10 years of research in academics and commercial settings including cancer xenografting, molecular characterizations of borna disease and sequencing of immunological genes. MBA from Florida State and former Director of Commercialization.

Cesar Rodriguez

Research Advisor

A member of the research faculty in the Biomedical Sciences Department at the Florida State University College of Medicine. Cesar’s focus is in cell engineering and cell-based diagnostics and therapeutics.

Michael Audie

Dog Whisperer

Brian Washburn

Lab Manager, Molecular Cloning Facility and Hybridoma Lab at Florida State University

Mark Skovera

Project Coordinator



Baycom’s TRFs are produced at a cGMP compliant for class l medical devices and Active Pharmaceutical Ingredient applications as required. In addition, it is ISO 9001:2001 certified as the base quality platform and all aspects of our quality process is monitored electronically through our custom-designed operating software system.


DEPARTMENT OF BIOLOGICAL SCIENCE, AT FLORIDA STATE UNIVERSITY, Hybridoma Core Facility. Expertise and equipment include: Analytical and Molecular Analytical Laboratory, DNA Sequencing Laboratory, Hybridoma Laboratory, Molecular Cloning and Laboratory Protein Expression Facility.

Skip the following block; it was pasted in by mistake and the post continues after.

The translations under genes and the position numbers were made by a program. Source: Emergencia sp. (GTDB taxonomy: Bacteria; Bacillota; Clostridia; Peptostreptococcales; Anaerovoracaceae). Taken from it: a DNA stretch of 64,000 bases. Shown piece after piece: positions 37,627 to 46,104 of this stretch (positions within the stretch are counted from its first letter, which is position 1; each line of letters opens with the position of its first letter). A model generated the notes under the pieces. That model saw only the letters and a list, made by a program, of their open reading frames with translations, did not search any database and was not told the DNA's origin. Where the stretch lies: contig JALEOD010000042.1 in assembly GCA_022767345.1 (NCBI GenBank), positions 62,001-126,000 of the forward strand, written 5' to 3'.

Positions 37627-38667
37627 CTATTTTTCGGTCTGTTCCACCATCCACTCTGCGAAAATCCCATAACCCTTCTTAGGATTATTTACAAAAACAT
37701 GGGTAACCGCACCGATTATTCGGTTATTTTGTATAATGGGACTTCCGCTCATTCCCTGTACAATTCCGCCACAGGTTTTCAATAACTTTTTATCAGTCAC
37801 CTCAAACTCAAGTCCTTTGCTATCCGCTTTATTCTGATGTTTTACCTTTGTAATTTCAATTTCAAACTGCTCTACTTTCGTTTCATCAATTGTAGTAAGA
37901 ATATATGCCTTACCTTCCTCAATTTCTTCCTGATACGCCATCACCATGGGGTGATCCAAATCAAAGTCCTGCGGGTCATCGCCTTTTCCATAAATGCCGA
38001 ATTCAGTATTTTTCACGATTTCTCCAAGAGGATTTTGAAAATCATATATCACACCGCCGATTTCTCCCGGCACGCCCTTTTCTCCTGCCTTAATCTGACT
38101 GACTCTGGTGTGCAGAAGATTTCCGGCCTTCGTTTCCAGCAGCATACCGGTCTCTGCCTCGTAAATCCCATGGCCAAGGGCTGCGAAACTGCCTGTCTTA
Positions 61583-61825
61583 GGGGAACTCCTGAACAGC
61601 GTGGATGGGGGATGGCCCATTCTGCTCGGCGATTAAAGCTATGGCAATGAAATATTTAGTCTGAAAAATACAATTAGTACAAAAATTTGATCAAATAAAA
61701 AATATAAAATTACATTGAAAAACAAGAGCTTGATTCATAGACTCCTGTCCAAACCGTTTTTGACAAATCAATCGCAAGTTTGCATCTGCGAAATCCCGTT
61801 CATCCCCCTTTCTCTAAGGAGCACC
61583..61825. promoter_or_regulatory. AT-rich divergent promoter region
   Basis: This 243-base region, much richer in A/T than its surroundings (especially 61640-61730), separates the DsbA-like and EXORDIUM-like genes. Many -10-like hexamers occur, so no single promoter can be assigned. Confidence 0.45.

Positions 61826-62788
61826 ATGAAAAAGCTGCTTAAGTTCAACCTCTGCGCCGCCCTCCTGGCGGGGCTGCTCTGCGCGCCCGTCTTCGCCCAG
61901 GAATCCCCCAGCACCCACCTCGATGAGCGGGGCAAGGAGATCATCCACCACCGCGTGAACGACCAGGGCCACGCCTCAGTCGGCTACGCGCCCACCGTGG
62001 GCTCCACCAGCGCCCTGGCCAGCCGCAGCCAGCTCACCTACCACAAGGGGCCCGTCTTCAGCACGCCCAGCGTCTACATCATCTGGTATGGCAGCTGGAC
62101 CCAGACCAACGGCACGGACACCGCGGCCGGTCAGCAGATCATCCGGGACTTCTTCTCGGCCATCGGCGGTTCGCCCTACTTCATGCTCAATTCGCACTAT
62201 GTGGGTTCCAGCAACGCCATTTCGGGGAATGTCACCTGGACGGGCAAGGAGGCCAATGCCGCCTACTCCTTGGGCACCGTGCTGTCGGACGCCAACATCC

No, the Test Request Form (TRF) is engineered to accept whole blood without heparin or any other anti-coagulant. However, if you do use heparin or a similar molecule it will not affect the test..
No, glucose (any sugar) does not affect the laboratory test we use. In addition, fasting has no effect on the results since we report the average glucose levels for the last 70 days for a feline and 110 days for a canine.
Yes you can dry the samples overnight. If they need to be stored for more than 24hrs prior to mailing place the dried blood samples at 4C for up to 2 weeks prior to mailing. We also have a international product that is stable for up to 30 days at room temperature if you have a need for this product call us or email us to discuss your needs.